Young Thug’s Gang Trial Is Paused Because of Judge’s Secret Meeting

Young Thug’s Gang Trial Is Paused Because of Judge’s Secret Meeting

After more than 10 months of jury selection and 100 days of trial across another half a year, the sprawling and much-delayed gang conspiracy case against the Atlanta rapper Young Thug and five associates has been halted indefinitely.

Judge Ural Glanville announced on Monday in a Fulton County, Ga., courtroom that the case would not proceed until another judge decides whether Judge Glanville should recuse himself from overseeing the trial. The surprise ruling followed weeks of disputes between the court and defense attorneys, who have argued that a meeting between the judge, prosecutors and an uncooperative witness was improper and potentially unconstitutional.

Judge Glanville had previously denied multiple motions from the defense that called for him to step aside, calling his actions regarding last month’s meeting and its aftermath proper. But on Monday, during a hearing about releasing a transcript of the secret meeting, he agreed that an outside judge should decide how the trial would proceed.

Jurors have not heard testimony in the case for two weeks amid the upheaval and were not expected to return until next Monday, following the July 4 holiday weekend. Asked by a prosecutor how long it would take for the trial to get back underway, Judge Glanville said the decision was no longer within his purview. “Hopefully it will get done fairly quickly,” he said.

Already plagued by disruptions and complications, both outside and inside the courtroom, the case hit its most recent snag beginning on June 7, when a key prosecution witness, Kenneth Copeland, refused to testify after being sworn in, invoking his Fifth Amendment right to protect against self-incrimination despite having already been granted immunity.

Mr. Copeland spent a weekend in jail on contempt charges and then agreed to testify, although he remained hard to pin down on basic factual matters. When Brian Steel, a lawyer for Young Thug, raised concerns about whether Mr. Copeland had been compelled to testify during a coercive meeting with Judge Glanville and prosecutors, the judge demanded to know how Mr. Steel learned of the closed-door meeting and then held him in contempt.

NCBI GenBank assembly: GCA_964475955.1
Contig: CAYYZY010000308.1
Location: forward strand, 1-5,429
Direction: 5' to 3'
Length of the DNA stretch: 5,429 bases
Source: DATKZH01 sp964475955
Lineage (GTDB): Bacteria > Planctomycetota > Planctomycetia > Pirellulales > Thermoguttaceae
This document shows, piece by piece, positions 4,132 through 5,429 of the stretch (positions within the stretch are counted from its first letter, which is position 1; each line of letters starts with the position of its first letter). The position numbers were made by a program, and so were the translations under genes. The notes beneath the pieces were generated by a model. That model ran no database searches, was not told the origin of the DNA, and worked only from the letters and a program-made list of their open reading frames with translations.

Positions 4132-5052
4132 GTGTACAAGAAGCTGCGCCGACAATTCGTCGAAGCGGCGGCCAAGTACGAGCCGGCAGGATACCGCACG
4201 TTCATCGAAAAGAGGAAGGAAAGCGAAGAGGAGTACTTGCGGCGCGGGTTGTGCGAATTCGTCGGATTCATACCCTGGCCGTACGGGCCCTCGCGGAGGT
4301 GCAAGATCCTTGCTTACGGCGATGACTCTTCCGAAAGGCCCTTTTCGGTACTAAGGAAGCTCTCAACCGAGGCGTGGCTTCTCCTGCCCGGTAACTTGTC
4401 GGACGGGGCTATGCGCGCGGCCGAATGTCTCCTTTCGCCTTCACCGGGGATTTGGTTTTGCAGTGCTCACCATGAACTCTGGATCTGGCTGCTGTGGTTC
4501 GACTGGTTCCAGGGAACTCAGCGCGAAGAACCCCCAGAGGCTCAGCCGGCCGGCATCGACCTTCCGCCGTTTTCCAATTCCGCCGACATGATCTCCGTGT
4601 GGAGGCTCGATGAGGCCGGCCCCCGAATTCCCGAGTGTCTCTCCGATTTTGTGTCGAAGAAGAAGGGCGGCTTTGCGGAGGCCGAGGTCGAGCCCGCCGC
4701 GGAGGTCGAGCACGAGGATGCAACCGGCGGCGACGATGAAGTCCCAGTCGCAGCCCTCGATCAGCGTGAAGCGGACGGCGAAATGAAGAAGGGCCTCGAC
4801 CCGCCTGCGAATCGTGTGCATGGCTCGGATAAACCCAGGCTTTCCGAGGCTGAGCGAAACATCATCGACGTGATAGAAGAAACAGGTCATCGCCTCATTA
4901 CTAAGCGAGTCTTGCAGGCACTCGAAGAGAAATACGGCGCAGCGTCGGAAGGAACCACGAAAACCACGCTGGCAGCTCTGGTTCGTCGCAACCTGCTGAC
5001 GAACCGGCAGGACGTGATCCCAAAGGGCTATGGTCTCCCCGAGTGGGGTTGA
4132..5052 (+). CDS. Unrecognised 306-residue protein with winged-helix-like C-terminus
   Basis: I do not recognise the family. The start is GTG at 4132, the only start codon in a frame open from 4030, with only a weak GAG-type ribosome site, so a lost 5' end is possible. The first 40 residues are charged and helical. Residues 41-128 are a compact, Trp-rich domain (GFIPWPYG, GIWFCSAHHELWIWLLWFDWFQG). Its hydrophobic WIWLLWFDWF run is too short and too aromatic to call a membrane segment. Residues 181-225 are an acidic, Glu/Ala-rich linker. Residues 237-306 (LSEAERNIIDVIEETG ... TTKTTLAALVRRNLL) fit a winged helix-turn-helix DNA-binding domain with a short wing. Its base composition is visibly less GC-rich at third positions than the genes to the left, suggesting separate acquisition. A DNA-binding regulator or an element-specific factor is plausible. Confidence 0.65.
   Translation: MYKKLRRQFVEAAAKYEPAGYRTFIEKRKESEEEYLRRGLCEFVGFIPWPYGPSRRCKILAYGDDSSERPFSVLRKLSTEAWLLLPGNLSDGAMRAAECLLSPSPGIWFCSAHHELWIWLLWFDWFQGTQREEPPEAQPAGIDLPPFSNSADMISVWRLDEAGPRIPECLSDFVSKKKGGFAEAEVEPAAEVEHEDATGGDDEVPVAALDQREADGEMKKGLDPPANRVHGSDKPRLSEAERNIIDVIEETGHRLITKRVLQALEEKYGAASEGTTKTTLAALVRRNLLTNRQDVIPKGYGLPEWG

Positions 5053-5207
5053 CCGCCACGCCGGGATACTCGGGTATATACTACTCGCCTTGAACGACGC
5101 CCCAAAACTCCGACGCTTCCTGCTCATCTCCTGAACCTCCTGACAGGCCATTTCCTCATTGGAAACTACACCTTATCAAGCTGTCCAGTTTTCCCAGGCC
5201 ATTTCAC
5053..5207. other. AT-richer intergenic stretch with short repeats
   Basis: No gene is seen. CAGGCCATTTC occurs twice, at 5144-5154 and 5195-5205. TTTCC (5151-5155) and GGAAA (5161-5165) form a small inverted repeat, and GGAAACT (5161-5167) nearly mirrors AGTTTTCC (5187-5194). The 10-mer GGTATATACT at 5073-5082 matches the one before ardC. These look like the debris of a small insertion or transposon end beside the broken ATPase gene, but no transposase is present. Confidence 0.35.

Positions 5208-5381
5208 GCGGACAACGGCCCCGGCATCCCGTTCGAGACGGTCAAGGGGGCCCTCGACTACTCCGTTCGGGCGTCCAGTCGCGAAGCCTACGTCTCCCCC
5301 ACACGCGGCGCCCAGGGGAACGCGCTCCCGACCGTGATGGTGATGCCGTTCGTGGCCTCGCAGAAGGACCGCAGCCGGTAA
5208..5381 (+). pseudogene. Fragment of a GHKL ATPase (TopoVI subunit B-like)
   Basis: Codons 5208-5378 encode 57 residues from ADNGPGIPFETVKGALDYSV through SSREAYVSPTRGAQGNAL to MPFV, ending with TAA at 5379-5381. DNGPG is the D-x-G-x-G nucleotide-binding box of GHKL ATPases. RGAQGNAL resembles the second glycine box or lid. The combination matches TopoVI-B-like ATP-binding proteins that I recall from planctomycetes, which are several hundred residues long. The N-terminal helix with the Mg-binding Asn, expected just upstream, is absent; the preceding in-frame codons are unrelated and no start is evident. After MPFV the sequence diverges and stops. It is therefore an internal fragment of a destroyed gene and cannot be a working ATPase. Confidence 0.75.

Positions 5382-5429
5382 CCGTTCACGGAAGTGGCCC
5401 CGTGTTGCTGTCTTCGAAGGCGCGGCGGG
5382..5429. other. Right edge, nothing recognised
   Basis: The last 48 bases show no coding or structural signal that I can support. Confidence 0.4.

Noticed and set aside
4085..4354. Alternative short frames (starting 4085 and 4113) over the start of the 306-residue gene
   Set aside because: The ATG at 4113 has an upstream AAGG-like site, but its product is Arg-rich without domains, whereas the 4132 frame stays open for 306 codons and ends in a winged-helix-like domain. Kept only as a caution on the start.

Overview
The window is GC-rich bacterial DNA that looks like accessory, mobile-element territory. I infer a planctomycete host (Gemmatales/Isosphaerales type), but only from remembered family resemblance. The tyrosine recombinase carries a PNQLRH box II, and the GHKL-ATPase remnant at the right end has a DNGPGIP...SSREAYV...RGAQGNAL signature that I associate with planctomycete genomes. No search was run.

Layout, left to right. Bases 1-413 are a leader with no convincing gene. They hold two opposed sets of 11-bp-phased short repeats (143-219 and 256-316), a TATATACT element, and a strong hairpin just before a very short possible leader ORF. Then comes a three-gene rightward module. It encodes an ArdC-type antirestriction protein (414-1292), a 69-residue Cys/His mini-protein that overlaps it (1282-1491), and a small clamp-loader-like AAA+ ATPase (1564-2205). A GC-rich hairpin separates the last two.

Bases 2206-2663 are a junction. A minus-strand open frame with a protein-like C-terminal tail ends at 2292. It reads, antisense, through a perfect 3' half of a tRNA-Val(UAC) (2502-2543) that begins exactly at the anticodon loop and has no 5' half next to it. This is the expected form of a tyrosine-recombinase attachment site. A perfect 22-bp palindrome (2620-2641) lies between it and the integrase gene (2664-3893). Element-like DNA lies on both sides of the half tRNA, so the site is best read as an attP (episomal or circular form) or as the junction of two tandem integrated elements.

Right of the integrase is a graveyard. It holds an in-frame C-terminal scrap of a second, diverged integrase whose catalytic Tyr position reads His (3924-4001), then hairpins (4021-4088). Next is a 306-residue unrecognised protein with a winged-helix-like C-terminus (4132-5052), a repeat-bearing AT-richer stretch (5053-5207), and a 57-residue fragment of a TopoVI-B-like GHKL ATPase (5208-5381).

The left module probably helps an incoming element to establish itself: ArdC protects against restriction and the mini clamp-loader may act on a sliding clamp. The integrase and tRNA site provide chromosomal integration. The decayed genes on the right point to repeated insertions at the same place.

For refusing to reveal his source, Mr. Steel was sentenced to a maximum of 20 days in jail, to be served on the weekends, although the sentence was paused while Mr. Steel appeals the decision.

In a motion filed on Friday, Douglas S. Weinstein, a lawyer for another defendant in the case, argued that the judge’s secret meeting with a sworn witness and the judge’s refusal to step aside “offend public confidence in the independence, integrity and impartiality” of the case. He added, “An appearance of impropriety and bias hangs over the present trial due to Chief Judge Glanville’s failure to follow the law.”

Judge Glanville said on Monday that he would release the transcript of the private meeting with Mr. Copeland.

Young Thug, born Jeffery Williams, and 27 associates were initially charged in May 2022 under the Georgia state criminal racketeering law, or RICO, the same statute used to indict former President Donald J. Trump and others in what prosecutors called a conspiracy to overturn the 2020 election.

Prosecutors contend that Mr. Williams was a leader of YSL, or Young Slime Life, a subset of the national Bloods gang, and that he oversaw a criminal conspiracy to commit murder, attempted murder, armed robbery, witness intimidation and drug dealing.

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